Sports practice from childhood to adolescence: behavior patterns and associated factors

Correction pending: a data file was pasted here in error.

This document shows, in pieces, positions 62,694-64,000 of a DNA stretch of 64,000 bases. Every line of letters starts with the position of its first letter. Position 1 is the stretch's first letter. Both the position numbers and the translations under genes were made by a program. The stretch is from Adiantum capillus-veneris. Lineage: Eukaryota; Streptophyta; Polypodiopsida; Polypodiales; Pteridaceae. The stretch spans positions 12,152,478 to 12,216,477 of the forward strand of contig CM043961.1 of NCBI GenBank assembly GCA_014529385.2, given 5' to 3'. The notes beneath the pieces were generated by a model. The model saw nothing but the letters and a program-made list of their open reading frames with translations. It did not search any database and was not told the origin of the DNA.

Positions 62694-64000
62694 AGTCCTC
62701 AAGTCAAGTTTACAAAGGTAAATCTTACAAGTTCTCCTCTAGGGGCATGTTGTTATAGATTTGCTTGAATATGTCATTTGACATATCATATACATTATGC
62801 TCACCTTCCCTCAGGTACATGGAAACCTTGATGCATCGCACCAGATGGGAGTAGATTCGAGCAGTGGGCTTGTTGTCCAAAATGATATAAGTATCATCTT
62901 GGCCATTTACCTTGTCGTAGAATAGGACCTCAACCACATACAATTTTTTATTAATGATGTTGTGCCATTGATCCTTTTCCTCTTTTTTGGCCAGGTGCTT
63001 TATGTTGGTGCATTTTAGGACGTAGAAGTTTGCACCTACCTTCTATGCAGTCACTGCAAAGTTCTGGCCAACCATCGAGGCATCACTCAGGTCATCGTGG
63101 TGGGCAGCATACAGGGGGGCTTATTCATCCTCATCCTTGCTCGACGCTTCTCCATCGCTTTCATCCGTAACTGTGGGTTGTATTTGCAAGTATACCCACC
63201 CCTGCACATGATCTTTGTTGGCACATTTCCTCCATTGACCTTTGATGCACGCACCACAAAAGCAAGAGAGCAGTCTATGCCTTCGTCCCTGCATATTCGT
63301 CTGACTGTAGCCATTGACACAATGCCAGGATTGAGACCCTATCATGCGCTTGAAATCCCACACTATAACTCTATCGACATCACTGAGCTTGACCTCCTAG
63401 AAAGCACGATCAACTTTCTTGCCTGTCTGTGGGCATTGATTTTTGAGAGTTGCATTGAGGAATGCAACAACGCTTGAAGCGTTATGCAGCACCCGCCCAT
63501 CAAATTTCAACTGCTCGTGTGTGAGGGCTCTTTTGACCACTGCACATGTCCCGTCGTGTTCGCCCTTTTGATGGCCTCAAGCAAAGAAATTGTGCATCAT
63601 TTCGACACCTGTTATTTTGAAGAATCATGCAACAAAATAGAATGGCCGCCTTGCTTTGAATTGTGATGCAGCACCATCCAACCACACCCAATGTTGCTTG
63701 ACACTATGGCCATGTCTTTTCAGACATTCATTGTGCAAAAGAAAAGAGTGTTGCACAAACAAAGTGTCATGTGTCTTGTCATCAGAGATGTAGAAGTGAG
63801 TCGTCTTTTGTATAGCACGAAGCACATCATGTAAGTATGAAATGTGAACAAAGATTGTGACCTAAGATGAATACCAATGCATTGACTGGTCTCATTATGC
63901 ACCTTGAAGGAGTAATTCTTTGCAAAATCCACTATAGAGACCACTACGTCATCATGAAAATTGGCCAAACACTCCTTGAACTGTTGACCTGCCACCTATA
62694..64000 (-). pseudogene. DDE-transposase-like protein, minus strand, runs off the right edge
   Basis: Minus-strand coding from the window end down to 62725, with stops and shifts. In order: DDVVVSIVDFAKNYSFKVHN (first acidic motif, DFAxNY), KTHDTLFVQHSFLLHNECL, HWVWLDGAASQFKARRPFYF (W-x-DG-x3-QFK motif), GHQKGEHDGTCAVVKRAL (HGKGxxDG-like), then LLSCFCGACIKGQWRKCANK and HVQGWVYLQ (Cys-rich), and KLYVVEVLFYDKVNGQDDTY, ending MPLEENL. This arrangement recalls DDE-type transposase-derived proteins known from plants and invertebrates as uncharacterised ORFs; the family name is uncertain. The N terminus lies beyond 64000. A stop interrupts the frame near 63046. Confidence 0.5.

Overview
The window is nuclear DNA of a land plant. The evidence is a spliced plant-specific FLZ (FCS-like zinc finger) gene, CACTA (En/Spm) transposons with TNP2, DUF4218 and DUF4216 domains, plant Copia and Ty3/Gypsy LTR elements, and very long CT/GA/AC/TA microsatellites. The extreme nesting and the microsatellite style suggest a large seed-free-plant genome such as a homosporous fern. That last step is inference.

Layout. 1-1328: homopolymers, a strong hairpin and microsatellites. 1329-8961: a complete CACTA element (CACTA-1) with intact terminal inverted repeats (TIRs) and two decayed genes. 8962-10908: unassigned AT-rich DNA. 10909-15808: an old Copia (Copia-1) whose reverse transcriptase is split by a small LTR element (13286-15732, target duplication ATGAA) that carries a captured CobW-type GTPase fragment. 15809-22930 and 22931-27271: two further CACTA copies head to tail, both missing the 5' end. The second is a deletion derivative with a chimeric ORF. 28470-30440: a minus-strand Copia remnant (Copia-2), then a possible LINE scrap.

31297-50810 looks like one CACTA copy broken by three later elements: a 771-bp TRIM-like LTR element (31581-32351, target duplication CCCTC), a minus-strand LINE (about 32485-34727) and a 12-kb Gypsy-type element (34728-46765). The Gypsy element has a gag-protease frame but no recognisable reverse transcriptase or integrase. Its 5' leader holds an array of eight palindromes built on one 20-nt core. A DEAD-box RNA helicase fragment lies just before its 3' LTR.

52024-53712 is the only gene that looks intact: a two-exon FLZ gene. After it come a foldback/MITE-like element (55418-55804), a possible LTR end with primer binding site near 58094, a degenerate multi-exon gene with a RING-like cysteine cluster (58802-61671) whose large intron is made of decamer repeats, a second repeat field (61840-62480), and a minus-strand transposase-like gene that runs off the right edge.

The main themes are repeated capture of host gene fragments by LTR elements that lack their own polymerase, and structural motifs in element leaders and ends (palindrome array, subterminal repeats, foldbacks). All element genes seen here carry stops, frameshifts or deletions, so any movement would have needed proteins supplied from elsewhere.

Abstract Aim: To analyze the prevalence of sports practice patterns from childhood to adolescence, and to verify the association between sports practice and demographic factors (sex, age, and skin color), economic factors (maternal education and economic level) and current affinity for physical activities. Methods: A cross-sectional study was carried out with 1,112 adolescents (14-19 years) from southern Brazil. Sports practice patterns were composed of four combinations of sports practice from childhood to adolescence: (1) Practiced in both childhood and in adolescence; (2) Practiced in childhood but not in adolescence; (3) Did not practice in childhood but practices in adolescence; (4) Practice neither childhood nor in adolescence. Demographic, economic variables and current affinity for physical activities were evaluated by questionnaire. Multinomial logistic regression was used. Results: Of adolescents who practiced sports in childhood, 45.8% maintained the practice during adolescence (higher prevalence in males) and 14.1% gave up (higher prevalence in females). Of adolescents who did not practice sports in childhood, 27.6% started during adolescence (higher prevalence in males) and 12.5% maintained their childhood behavior (higher prevalence in females). Adolescents with low economic status who did not practice sports were more likely of not practicing this in both periods. Those who reported not enjoying physical activities were more likely of giving up sports in adolescence. Conclusion: Economic level and affinity for physical activities during adolescence are associated with sports practice patterns. Skin color, age, and maternal schooling are not associated with sports practice.